Sunday, May 19, 2013 6:01 AM
Published on: Thursday, March 07, 2013
By Brian J. Karem
So, here we go again.
In the wonderful suburban wonderland of Rockville, men and women who are paid to conduct the business of the city can’t do it.
Cities of course are difficult entities to manage.
There are competing interests and competing ideals and sometimes everyone can’t get along.
But in Rockville they can’t even come to a decent decision about who to appoint to a voluntary board which oversees elections.
Take a second for that – a voluntary position.
The politics of this situation are easy enough to understand. Mayor Phyllis Marcuccio wanted to appoint civic activist Drew Powell to the Board of Elections.
Drew applied. Everyone in the city knew it. But three of the council members didn’t want him there for whatever reason.
Maybe Drew makes them uncomfortable. Maybe they don’t like his politics. Maybe because he ran for office he irked someone. Maybe he chews the wrong kind of bubble gum or listens to “that kind of music.”
Who knows? There’s plenty of speculation. Those who didn’t want Powell to hold office firmly believe the Mayor set them up by proposing a man for the board she knew they wouldn’t support.
Maybe, but then again maybe those who support the mayor are correct when they say Powell was voted out because those opposing him just want to exact some sort of political revenge.
You know what, I don’t care.
Let’s keep it very, very real.
Rockville is more dysfunctional than the Kardashians without the scenery. It’s a city like the Adams family via the Munsters.
It’s just embarrassing.
No one has the right to point fingers and no one has a right to feel morally superior.
We’re talking about a voluntary position. It is often hard enough just to get residents to volunteer for anything. Powell applied and was apparently the second of five in terms of recommendation, according to an email we obtained the city tried to keep from us.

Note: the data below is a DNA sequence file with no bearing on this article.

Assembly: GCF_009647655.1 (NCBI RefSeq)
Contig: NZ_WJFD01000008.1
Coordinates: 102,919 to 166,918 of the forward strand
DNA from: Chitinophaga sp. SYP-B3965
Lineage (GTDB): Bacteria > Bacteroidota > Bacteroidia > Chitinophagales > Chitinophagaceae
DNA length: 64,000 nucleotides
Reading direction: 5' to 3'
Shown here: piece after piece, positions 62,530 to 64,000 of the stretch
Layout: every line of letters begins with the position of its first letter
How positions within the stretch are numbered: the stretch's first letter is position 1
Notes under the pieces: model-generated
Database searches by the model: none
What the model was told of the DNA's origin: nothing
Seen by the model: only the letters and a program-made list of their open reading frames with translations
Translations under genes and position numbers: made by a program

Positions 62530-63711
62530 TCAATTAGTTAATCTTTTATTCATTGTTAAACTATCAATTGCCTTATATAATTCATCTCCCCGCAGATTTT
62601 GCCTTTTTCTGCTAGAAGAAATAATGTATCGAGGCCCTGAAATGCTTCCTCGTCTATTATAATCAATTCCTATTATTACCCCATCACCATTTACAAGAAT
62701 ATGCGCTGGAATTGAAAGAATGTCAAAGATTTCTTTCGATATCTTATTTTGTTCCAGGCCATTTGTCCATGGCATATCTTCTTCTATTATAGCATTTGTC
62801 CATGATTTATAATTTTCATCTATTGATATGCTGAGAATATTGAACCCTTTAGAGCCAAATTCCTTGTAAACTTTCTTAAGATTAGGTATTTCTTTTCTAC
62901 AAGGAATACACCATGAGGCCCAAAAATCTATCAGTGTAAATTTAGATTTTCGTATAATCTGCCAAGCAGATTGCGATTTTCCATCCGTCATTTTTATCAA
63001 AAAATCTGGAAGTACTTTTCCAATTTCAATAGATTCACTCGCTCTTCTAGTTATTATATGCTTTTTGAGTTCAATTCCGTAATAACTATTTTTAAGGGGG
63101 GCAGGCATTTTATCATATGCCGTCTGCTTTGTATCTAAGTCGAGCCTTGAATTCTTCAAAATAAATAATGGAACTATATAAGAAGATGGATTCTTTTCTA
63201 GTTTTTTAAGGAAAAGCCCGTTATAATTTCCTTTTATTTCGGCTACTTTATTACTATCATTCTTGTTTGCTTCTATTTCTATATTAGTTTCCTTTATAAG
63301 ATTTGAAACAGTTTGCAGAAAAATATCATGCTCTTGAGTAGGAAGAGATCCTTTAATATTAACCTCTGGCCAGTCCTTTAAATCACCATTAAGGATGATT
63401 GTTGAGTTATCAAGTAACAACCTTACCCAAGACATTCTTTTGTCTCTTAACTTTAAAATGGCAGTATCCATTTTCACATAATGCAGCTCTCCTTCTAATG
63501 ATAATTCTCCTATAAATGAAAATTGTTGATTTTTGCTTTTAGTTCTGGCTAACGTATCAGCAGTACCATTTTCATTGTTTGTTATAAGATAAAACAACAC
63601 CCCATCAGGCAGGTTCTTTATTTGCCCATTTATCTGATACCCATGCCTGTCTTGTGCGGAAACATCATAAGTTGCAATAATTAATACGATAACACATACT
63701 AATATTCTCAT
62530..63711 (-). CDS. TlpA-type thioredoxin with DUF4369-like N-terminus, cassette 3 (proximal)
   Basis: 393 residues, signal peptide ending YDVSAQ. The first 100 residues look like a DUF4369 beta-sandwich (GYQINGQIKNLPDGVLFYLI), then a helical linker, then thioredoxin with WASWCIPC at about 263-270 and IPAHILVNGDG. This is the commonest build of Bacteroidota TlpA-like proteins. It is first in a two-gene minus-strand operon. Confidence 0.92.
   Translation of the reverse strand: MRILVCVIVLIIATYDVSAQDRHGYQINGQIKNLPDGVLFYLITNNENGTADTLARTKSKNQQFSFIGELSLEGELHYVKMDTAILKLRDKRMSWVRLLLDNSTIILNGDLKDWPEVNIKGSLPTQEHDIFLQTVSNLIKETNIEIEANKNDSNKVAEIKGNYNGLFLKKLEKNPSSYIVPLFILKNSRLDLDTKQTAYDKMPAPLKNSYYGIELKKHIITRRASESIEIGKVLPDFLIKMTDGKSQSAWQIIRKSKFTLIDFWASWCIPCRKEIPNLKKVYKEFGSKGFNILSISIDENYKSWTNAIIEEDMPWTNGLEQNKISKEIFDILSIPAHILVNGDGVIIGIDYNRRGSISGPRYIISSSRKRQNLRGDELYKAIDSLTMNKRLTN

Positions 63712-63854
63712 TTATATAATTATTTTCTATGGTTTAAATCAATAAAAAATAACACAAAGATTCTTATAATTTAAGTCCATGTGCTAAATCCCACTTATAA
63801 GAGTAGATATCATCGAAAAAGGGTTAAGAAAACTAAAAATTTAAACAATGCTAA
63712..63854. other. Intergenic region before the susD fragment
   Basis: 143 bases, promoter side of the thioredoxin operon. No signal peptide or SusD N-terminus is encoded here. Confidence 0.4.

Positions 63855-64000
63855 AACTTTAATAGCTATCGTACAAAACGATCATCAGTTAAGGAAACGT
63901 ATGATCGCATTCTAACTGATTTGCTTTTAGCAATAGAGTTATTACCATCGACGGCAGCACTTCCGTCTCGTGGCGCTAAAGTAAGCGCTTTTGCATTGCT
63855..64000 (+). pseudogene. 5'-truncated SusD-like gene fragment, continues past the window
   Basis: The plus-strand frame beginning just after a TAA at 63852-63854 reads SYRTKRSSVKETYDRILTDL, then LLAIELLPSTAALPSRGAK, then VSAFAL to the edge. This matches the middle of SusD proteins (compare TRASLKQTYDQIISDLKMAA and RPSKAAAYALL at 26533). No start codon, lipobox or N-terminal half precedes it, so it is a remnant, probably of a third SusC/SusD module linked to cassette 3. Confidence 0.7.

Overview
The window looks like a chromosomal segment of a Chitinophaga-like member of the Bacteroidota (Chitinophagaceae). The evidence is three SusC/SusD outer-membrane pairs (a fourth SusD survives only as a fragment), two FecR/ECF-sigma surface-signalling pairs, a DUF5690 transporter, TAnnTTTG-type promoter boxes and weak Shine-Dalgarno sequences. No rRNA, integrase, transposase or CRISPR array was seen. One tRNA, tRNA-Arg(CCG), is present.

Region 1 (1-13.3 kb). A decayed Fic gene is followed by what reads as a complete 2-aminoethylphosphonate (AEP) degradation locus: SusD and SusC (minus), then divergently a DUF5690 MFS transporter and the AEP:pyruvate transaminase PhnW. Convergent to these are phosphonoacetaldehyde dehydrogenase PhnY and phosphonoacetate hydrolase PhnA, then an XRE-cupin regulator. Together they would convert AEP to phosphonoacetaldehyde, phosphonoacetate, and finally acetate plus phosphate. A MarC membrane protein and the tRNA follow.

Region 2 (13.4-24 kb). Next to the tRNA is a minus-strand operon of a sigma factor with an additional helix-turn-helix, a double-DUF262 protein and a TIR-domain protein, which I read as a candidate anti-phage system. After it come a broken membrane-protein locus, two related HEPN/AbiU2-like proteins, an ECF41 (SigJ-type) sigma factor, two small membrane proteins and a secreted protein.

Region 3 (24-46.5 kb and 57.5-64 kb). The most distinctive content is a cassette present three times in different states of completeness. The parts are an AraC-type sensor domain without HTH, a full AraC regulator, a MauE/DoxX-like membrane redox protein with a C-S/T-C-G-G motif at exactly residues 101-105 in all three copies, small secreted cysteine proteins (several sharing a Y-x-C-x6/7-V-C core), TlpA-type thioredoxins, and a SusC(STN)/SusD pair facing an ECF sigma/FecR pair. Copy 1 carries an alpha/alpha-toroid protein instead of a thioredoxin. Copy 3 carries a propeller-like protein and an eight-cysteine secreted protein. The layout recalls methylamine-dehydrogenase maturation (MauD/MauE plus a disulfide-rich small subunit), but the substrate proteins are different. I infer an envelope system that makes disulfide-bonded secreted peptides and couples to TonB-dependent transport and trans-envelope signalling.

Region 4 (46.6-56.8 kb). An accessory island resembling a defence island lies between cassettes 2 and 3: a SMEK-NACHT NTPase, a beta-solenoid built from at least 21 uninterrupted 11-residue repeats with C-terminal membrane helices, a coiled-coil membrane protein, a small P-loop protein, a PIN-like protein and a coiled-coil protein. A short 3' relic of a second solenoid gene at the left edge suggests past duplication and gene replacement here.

This is transparency? Keeping the information from us? As much as the city screams about needing to be transparent, the most transparent thing in Rockville is how well the city doesn’t work.
That’s readily apparent, transparent and repugnantly appalling.
I think it is hilarious the city tried to keep the email from us, and I also think it is hilarious anyone on the council could or would point the finger at anyone else on the council and accuse them of being an impediment to transparency and good government.
Let’s be honest. Let’s deal in facts. Rockville city is no different than Congress when it comes to how well the political body is able to fashion legislation and pull the levers of government.
That’s the scary point.
Now there’s plenty of rumors and embargoed news releases floating around the city which points to things to come in Rockville.
The stage will be set. It will be one from column “A” versus one from column “B”.
The contestants will square off and accuse each other of not serving the city.
Voters will have to decide.
But before the candidates break into opposing factions and level each other with accusations, let me submit this for the voters to consider: No one is doing a good job in Rockville and every single member of the council should be scrutinized very closely.
Getting along is essential, especially with those who have a differing opinion than your own. That’s the art of governing. Everyone doesn’t agree. How do you move forward if you don’t agree?
In Rockville no one seems to know. They just want to argue with each other like a bunch of recalcitrant kids in the sandbox.
They want to put together slates of like-minded candidates and dismiss those who disagree with them as if they’re traitors.
They want to be bullies in the sandbox, not legislators.
The art of governing has been lost in the rhetoric and fighting.
And that, in the words of Bridget Newton is just sad.
Posted By: Joe On: 3/7/2013
Title: Rockville resident
Well written and speaks directly to the way our City is governed. The ppoint on like-minded candidates on a five person slate says it all....some feel there is no room for honest debate, difference of opinion and consensus building. I will also repeat Bridget's sentiment...how sad indeed.